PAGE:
New drug helps fight strokes

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    Strokes are the third leading cause of death in the United States, claiming over 500,000 lives each year, and is the leading cause of disability.

    In the desperate search for an effective and standard treatment for strokes, a group of UCLA physicians, led by Dr. John Frazee, are conducting a Food and Drug Administration clinical trial on what they call “back door” therapy.

    The name of this newly discovered therapy is Neuroperfusion.

    A stroke occurs when the brain is deprived of its vital blood supply due to a blockage in the arteries. As a result, this part of the brain dies, and the patient loses the ability to perform functions associated with the damaged part of the brain.

    Strokes have been considered an untreatable affliction until a year ago, when the drug Tissue Plasminogen Activator was approved for clinical use by the FDA, Frazee said.

    When administered intravenously, TPA clears blockages in the arteries that may be causing the stroke. However, this therapy is not perfect, Frazee said.

    “This drug must be used within the first three hours (and) that’s hard to do because the population of patients and physicians are still poorly educated,” Frazee said.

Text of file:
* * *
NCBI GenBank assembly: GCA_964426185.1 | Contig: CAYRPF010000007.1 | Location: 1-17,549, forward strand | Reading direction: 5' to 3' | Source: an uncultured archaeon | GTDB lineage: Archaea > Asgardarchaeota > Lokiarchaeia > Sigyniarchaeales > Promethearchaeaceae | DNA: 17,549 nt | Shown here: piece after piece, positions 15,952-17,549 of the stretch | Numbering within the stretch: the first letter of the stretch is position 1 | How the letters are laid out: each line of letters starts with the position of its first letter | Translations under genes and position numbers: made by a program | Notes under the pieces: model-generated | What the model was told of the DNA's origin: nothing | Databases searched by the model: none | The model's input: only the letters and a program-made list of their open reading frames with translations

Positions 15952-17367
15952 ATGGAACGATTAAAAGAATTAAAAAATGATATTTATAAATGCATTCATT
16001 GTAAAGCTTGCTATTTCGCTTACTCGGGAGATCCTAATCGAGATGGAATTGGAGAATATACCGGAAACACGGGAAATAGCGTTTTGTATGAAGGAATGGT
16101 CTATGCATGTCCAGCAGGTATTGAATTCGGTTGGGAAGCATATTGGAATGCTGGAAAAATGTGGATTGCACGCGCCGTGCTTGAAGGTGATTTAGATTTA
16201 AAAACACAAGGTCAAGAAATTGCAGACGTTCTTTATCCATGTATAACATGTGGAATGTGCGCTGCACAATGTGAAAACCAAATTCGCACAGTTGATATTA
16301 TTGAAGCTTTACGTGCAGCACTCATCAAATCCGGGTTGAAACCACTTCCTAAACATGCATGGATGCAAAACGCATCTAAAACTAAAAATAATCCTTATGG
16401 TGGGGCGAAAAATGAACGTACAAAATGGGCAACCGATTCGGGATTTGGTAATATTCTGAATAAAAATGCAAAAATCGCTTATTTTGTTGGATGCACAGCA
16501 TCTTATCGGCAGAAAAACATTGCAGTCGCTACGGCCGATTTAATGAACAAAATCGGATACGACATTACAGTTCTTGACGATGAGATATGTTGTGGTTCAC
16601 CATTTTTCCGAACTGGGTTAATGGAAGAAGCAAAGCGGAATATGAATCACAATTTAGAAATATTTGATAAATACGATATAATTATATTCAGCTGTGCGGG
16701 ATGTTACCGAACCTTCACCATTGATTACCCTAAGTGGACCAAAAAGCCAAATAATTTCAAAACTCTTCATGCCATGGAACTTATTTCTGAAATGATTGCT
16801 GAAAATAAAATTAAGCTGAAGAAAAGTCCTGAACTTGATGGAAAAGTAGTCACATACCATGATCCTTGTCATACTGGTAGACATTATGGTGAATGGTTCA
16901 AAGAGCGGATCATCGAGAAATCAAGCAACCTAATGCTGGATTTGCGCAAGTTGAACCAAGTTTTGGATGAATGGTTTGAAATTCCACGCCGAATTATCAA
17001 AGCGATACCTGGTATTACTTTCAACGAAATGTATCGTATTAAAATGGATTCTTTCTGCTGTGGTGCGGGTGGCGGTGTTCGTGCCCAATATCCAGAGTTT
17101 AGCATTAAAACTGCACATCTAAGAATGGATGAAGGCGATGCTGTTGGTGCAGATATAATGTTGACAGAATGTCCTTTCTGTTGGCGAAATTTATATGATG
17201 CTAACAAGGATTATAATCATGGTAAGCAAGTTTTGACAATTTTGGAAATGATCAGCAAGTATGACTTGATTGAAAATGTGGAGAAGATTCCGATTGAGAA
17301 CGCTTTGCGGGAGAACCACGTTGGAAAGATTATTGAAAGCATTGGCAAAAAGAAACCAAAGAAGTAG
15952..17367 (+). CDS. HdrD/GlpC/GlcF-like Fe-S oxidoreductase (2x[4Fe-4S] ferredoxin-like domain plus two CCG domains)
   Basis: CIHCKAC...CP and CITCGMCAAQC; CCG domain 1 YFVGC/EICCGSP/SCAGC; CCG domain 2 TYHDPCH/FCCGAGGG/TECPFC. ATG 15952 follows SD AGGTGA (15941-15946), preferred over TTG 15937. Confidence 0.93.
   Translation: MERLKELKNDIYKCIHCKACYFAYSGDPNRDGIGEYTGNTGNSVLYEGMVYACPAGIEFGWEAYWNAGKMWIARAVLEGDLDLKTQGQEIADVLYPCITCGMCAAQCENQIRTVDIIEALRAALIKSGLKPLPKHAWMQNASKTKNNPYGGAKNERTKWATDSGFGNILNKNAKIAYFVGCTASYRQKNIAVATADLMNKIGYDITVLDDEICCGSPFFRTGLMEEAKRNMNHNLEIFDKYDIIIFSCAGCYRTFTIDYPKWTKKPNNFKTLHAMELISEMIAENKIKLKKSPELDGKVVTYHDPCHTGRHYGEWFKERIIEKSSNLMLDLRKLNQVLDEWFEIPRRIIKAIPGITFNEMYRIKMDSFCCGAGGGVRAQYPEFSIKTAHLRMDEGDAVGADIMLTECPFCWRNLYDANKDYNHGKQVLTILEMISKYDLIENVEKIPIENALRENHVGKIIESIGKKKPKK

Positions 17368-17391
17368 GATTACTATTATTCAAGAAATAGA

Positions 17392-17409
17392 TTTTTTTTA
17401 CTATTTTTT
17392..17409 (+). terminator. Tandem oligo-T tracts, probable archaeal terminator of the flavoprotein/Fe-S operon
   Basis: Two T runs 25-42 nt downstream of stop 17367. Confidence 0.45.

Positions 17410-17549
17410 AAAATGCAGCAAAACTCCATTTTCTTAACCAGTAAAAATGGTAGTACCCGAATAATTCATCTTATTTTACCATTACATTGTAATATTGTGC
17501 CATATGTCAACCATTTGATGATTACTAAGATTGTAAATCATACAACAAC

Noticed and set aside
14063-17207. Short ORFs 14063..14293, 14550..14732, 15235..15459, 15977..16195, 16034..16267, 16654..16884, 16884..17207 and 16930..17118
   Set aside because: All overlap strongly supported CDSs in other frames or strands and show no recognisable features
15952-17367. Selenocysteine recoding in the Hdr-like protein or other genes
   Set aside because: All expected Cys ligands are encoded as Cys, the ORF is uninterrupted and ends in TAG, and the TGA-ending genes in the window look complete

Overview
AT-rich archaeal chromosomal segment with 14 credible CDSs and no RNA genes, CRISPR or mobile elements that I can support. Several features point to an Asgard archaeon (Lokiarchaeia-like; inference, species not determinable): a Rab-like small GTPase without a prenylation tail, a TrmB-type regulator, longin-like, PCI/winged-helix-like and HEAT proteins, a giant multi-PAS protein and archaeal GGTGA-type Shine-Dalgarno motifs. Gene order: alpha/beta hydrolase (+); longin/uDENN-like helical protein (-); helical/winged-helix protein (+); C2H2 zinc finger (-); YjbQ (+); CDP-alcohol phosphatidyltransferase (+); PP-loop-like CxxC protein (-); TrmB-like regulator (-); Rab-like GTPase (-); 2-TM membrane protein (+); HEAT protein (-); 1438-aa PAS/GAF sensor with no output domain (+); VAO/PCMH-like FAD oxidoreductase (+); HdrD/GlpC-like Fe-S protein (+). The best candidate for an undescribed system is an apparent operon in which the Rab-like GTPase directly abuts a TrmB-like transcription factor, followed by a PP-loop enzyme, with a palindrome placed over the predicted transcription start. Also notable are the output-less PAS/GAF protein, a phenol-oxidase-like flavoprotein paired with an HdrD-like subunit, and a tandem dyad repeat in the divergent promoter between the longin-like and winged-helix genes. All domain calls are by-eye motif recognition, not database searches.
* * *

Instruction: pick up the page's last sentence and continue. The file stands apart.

Explaining that it is difficult for both doctors and members of the general population to recognize symptoms of a stroke, he also said many people still think that stroke is untreatable.

    “The other issue with TPA is that it’s like Drano … it takes a period of time to dissolve the blood clot,” Frazee said.

    However, there is the possibility TPA may not reach all the affected tissue. “The tissue beyond, which isn’t getting the oxygen and glucose that it needs, may continue to die,” Frazee said.

    Until recently, strokes weren’t considered to be a medical emergency. However, Frazee said UCLA has always been at the forefront of stroke research and education for at-risk groups.

    “Up until last year there was basically very little in the way of treatment for stroke,” Frazee said.

    “We now have a procedure at UCLA, and only at UCLA, for treating acute stroke patients.”

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